Working With Patients on a Noninvasive Alternative to Surgery


A comprehensive treatment plan is a systematic, thorough, painstaking therapeutic program that takes time for implementation and results

Yet another good quality study has shown that there is no benefit to surgery for degenerative disc and joint disease (DJD), especially of the cervical and lumbar spines. (Fairbank J. Total disc replacement for chronic low back pain. BMJ 2011 May 19; 342:d2745). Yet every day I come across patients in chronic pain who have undergone invasive management because their doctor or surgeon told them that soon they would be paralyzed if they didn't choose surgery. This needs to change. There is no evidence to indicate that surgery is better than noninvasive care for patients with DJD of the spine. (This discussion applies to DJD and spondyloarthritis of the vertebral spine, not to spinal stenosis or cauda equine syndromes, situations in which surgery is standard of care).

Modern mainstream noninvasive therapeutics is so bankrupt that most allopathic practitioners recommend surgery for the problem of chronic back pain attributed to disc disease. However, close to 100 percent of patients with disc disease have systemic causes of their back pain and disc problems. Systemic causes include smoking (leading to bone resorption, atherosclerosis, and inflammation), inadequate micronutrient intake and cardiometabolic disease (obesity), and many are simply the type of patients who will be in chronic pain no matter what happens to them - those people with ”fibromyalgia,” ”endometriosis,” and “chronic fatigue and pain syndromes.“ These people have brains that process pain signals aberrantly. Interestingly, sham surgeries have been shown to have some benefit, but that doesn't mean surgery should actually be recommended. The clinical utility of placebos has been known for millennia, but in this case it just should not be done, because invariably, patients end up in more pain after than before surgery.

The same applies to surgery for chronic abdominal pain and endometriosis. There is no evidence to indicate that the amount of endometriotic tissue located in the peritoneal cavity correlates with pain; some patients have plentiful ectopic endometrial tissue in their bodies, and are in no pain at all, while some patients have a small amount of endometriotic tissue found after a laparotomy performed to evaluate for structural causes of pain. Of course, surgery is indicated at other times, such as when the ectopic endometrial tissue forms a space-occupying mass in the pelvis, pushing on other structures.

But we must never forget that pain perception especially in chronic pain syndromes, is a brain phenomenon. Therefore you cannot fix it by going after anatomical body parts outside of the brain. The American Pain Society recommends delving into psychiatric, behavioral, and systemic explanations of and solutions for chronic pain.

Most patients I meet, both in the hospital and in the community, tell me that their physicians push them to have surgery on their cervical or lumbar spines because such procedures supposedly prevent neurologic deterioration. In response I tell them and I repeat to you, first, don’t consent to surgery right now. Second, you have time to think about it and pursue a conservative approach. Chronic disc disease of the back is slow and progressive, not an acute emergency such as metastatic spinal lesions or epidural abscesses. The patient usually has time for a comprehensive treatment plan.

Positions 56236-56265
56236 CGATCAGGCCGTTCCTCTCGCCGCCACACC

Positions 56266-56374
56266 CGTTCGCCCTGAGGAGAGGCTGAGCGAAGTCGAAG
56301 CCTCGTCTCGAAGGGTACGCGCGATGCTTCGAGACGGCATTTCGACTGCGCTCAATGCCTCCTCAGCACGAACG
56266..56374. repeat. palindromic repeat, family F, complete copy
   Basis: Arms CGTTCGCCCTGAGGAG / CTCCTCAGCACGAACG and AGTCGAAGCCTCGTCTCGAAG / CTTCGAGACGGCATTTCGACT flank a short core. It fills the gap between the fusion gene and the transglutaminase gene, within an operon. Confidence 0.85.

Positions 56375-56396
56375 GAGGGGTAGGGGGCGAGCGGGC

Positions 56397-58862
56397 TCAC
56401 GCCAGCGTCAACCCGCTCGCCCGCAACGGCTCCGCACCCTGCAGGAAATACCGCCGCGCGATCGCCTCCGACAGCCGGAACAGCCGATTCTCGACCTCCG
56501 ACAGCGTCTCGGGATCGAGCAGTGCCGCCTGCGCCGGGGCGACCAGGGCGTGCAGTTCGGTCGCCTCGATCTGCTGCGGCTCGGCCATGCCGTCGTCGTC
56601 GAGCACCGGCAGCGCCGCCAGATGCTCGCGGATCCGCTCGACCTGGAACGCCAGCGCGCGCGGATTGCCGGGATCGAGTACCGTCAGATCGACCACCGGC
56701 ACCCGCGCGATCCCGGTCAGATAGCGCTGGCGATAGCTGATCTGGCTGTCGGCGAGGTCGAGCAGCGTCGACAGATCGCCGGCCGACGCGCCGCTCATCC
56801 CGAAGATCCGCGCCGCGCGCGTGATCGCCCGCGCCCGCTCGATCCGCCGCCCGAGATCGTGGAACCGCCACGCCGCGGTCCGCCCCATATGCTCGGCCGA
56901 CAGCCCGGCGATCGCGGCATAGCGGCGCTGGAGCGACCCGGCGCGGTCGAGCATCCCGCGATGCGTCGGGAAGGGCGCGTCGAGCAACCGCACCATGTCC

A comprehensive treatment plan is a systematic, thorough, painstaking therapeutic program that takes time for implementation and results. What is essential is the following: recognition of what is going on in the patient, such as past radiographic findings. It is important to realize that chronic pain patients typically have complex emotional lives, often have a history of physical, domestic, or sexual abuse, a history of depression, anxiety, and/or substance abuse, and are often deeply disappointed people. Somatization is major pathophysiologic mechanism in chronic pain patients. After recognition of this, rapport establishment is necessary. Usually one is acknowledged as the first doctor ever to acknowledge the underlying story which is the cause of their pain, and therefore of their truth. The patient will often relax and smile upon realization that they have an ally in you. Furthermore, that acknowledgement will be reified by medically treating pain with opiate analgesics. Why? Because you need an acute fix to buy time for the chronic fix that requires time. It is important to dose low, and avoid titrating up too much. The American Pain Society suggests that more than 200mg of morphine equivalents per day can lead to narcotic hyperalgesia. I interpret this as do not ever titrate up to that much for any reason whatsoever.

The essential components of comprehensive therapeutics at this point forward include focusing on creating a healthy lifestyle. This means methods practiced daily for increasing exercise capacity, daily stretching, joint rotation, consumption of beneficial supplements, increasing levels of Vitamin D, smoking cessation, an anti-inflammatory diet consumed daily, and active efforts to address psychospiritual and emotional issues. I will delve into specific components of such a program in the future.

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